In Canada, children at risk are often taken into government care to prevent any further harm. But recently, provinces across the country have been focusing on implementing a more preventative approach, much like Sweden’s child welfare system, which intervenes much earlier in the cases of at-risk children and keeping children with their families.
Canada’s child welfare system has been mainly crisis-driven which refers to only intervening in a child-at-risks case when the situation is dire. With a crisis-driven system, this relies more on child protection measures which in effect removes a child at-risk from their homes. The limited resources and funding of the child welfare system is concentrated towards these protective measures and this leaves little resources to be used towards preventative interventions for families at risk.
According to Gordon Phaneuf, chief executive officer of the Child Welfare League of of Canada, a grave concern within Canada’s child welfare system is within the several cases of children being taken away from their families. In some instances, children are placed within homes that are not best suited for them for a variety of reasons. As a result, the child is moved from one home to another.
“Then you get into this really dysfunctional trajectory, home after, home after home. That’s mostly devastating to anyone, but particularly to a vulnerable child who already has a fragile sense of their self,” Phaneuf says. “We have get to move away from that. We need to build stronger systems that is more sensitive to identifying when a placement is the right one, when a placement is problematic and what do we need to do to support it.”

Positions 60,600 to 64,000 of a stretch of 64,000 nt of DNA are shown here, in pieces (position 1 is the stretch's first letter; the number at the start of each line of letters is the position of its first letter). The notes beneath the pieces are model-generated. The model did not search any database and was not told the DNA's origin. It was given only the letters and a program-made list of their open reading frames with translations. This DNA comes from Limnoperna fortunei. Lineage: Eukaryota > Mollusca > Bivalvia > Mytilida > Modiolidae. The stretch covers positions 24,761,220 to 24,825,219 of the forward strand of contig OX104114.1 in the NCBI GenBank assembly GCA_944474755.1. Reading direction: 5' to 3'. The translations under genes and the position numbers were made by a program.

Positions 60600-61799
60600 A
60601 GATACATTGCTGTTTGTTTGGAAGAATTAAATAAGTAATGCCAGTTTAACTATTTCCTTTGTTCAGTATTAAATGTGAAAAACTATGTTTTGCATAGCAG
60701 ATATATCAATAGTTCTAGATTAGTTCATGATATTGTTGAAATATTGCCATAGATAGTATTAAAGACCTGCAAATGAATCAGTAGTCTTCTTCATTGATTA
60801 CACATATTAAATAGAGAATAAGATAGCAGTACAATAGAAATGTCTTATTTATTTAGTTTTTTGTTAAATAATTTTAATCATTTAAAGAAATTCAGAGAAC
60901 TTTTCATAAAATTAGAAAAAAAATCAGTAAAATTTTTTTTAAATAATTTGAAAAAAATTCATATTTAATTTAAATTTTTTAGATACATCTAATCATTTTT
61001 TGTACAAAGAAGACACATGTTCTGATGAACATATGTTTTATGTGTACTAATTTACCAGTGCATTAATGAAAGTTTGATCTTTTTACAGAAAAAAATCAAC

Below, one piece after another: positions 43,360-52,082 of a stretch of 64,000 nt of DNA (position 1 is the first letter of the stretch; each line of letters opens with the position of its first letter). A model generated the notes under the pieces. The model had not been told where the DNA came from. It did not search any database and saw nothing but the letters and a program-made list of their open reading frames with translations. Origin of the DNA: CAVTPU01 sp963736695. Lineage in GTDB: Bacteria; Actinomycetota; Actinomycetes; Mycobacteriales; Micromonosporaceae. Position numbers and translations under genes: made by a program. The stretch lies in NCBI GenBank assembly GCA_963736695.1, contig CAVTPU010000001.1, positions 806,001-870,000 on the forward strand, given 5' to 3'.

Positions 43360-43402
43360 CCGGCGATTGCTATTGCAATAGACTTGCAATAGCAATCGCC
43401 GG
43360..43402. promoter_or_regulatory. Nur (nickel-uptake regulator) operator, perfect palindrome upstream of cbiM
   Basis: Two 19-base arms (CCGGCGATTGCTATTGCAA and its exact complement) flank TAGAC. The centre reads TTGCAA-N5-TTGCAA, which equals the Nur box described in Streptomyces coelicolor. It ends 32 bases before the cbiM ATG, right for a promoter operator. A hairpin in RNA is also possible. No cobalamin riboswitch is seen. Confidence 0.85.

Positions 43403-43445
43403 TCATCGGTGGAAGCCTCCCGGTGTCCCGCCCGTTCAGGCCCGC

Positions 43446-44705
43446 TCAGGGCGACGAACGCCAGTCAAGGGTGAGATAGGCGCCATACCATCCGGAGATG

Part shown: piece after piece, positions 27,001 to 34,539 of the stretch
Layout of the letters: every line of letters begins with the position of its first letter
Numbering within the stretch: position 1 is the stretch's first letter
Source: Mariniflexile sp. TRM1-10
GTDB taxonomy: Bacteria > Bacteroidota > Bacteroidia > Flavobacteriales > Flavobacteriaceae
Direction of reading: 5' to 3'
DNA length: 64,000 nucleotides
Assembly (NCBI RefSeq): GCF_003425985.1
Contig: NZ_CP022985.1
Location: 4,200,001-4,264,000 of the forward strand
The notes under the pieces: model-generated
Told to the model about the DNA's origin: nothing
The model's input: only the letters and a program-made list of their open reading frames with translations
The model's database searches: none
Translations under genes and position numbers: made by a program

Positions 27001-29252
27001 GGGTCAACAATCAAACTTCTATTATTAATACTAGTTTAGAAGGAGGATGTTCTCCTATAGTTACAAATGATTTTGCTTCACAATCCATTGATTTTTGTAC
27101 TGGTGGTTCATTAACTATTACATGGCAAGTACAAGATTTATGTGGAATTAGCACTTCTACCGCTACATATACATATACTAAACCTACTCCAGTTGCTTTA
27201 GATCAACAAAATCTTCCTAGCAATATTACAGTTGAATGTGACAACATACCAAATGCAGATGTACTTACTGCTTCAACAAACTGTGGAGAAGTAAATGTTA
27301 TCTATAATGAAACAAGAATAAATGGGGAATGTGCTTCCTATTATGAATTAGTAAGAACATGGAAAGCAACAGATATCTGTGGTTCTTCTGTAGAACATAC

Similarly to Sweden’s child welfare model, Alberta’s child policy intervention practice framework includes the family and child in the conversation. Professor of social work from the Stockholm University Sven Hessle, highlights the importance of this in his 2014 Shanghai Conference speech on the future of the family.
“Problems relating to children at risk are dealt with through dialogue and partnership with the family concerning their psychosocial needs, rather than through an investigatory approach in conflict with the authorities,” as explained by Hessle.
The family is given a more leadership role in decision-making and a more holistic approach is taken when assessing the needs of the family. Moreover, Hessle also mentions the right of a child themselves to have their own voice.
The child welfare system is taking a step towards a new direction as provinces and territories across Canada are focusing on taking preventative measures. Through preventative action, the child is able to be kept within their own homes and with their own family.
Alberta, for instance, has adopted child policy intervention practice framework. Irfan Sabir, Minister of Human Services for Alberta, describes the policy as a strength-based model as it assesses not only the risks and the needs of the child in an at-risk environment, but also assess the strengths and resources of the family.
“That practice framework also talks about simple connection and how you maintain relationship, how you identify which relationships are important to the child and basically include them in all decision making processes,” Sabir says. The practice strives to preserve the family, maintaining the relationships of the child through early intervention.
Phaneuf has also emphasized the importance of children’s rights.
“Children’s rights as a whole —- that canopy of rights and entitlements that children and youth enjoy as human beings. This isn’t something we give to people or we bestow on children or that they earn or they graduate into, they are rights holders.”